The New York Times on Issuing a Long Overdue Rule for Entry Level Truck Driver Training

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The New York Times on Issuing a Long Overdue Rule for Entry Level Truck Driver Training

On October 4, 2014, The New York Times published an editorial in support of ending the delays in issuing the long overdue “common-sense training standards for truck drivers.”

The editorial cites the large number of deaths that involve large trucks, approximately 4,000 people each year, for the urgency of issuing a rule for truck driver training.

A disproportionate number of highway fatalities involve large trucks, yet current federal standards are grievously lax. To get a commercial license to operate a big rig, drivers are only required to receive 10 hours of classroom lectures, pass a written test and take a brief road test. While some also receive hours of supervised behind-the-wheel training, many do not.

Last month, Citizens for Reliable and Safe Highways, along with Advocates for Highway and Auto Safety and the International Brotherhood of Teamsters, filed a lawsuit in the Court of Appeals for the District of Columbia Circuit Court to order Department of Transportation Secretary, Anthony Foxx, to issue minimum entry-level training requirements. If the lawsuit is successful, rulemaking should occur within 60 days of the Court’s order and a final rule should occur 120 days thereafter. Although, as the editorial states,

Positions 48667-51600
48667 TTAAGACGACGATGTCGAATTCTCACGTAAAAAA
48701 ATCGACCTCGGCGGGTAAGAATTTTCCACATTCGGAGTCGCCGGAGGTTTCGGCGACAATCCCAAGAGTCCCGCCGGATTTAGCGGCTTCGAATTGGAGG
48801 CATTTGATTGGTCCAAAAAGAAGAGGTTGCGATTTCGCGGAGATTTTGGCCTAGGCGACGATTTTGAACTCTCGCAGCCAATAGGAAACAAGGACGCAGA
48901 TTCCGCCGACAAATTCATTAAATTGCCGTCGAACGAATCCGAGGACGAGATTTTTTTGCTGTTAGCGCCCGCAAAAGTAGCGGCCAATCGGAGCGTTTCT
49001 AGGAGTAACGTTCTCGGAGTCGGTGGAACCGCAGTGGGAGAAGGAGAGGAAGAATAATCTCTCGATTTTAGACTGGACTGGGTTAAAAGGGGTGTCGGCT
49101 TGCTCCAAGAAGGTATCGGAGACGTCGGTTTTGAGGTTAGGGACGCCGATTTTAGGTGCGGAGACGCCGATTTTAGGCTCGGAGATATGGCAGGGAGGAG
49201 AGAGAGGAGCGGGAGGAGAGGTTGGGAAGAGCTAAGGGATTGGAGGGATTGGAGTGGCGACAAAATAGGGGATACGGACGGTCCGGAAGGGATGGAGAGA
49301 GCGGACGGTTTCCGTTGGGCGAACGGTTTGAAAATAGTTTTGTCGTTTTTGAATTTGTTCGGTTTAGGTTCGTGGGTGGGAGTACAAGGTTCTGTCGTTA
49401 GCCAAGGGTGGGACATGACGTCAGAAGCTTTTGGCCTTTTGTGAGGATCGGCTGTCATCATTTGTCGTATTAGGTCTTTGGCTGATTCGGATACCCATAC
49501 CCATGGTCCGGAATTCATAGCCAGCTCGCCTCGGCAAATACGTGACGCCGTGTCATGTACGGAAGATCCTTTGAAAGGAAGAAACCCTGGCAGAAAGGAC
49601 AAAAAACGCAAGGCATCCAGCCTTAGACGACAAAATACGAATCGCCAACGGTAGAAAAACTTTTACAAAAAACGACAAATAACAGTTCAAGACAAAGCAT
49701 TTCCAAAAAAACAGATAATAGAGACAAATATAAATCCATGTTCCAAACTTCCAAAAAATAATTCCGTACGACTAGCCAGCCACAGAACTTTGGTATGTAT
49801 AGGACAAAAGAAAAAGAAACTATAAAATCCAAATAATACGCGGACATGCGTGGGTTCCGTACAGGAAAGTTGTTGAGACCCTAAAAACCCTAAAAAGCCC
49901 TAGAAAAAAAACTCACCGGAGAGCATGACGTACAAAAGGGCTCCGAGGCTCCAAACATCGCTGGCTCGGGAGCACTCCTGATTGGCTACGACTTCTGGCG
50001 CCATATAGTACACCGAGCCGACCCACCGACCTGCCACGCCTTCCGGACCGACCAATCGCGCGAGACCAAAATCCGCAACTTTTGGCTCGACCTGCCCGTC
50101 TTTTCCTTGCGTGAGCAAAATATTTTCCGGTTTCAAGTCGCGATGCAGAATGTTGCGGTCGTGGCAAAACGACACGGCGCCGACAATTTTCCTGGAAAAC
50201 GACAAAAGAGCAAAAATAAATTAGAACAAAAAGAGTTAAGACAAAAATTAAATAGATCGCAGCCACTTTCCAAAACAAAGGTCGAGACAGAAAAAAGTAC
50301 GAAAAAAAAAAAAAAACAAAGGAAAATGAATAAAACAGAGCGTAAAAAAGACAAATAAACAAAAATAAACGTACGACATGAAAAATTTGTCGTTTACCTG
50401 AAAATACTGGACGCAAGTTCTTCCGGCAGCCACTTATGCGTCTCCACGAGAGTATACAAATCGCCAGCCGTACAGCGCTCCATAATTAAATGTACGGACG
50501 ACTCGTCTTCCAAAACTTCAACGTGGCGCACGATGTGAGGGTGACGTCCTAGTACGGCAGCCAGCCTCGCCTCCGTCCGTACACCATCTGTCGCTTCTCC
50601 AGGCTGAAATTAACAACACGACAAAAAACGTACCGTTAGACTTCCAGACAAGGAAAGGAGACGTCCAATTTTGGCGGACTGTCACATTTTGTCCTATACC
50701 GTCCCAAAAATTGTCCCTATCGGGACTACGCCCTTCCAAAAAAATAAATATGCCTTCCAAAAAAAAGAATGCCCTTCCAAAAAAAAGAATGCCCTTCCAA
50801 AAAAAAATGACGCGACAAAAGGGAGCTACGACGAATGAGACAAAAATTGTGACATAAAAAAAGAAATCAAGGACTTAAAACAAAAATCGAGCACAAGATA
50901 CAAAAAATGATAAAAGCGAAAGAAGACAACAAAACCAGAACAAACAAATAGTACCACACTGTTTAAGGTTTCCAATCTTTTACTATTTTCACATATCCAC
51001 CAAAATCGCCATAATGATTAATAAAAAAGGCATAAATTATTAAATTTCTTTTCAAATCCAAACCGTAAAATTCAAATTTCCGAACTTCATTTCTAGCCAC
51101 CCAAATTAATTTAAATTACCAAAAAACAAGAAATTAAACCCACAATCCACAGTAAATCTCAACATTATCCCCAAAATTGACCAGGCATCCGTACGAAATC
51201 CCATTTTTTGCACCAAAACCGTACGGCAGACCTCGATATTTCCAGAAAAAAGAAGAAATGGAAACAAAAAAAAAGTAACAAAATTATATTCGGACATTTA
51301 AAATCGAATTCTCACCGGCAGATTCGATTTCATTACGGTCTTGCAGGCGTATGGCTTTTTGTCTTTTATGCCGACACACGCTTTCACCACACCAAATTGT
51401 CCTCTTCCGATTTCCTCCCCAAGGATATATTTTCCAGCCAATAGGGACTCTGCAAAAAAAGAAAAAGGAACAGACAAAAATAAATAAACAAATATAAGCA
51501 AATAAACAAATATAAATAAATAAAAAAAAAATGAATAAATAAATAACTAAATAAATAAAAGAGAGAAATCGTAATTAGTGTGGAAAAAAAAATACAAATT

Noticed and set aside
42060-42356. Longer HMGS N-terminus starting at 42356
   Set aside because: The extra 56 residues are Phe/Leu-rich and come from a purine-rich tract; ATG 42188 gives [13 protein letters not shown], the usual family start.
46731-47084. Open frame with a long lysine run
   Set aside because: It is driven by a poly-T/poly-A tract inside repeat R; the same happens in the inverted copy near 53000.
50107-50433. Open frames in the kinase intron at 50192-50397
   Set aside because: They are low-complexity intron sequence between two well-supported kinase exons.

It should not require a court order to persuade Mr. Foxx to do what should have been done more than 20 years ago.

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Read Our Letter to Secretary Foxx in Response to the Motor Carrier Industry’s Letter Regarding FMCSA’s CSA Program

Dear Secretary Foxx:

On behalf of the Truck Safety Coalition (TSC), Parents Against Tired Truckers (PATT), Citizens for Reliable and Safe Highways (CRASH), the thousands of families who have lost loved ones, and the tens of thousands more who have been injured each year in truck crashes, we are writing in response to the August 22, 2014, letter sent to you from members of the motor carrier industry regarding the Federal Motor Carrier Safety Administration’s (FMCSA) Compliance, Safety, Accountability (CSA) program. In this letter members of the trucking industry request that the Department, “remove motor property and passenger carriers’ CSA Safety Measurement System scores from public view.” Our organizations and volunteers strongly oppose this request to hide lifesaving safety data from the public. The safety-focused culture engendered by CSA greatly relies on the accountability it produces by making its data publicly available. We urge you to protect the current system and ensure that the CSA Safety Measurement System scores are not removed from public view.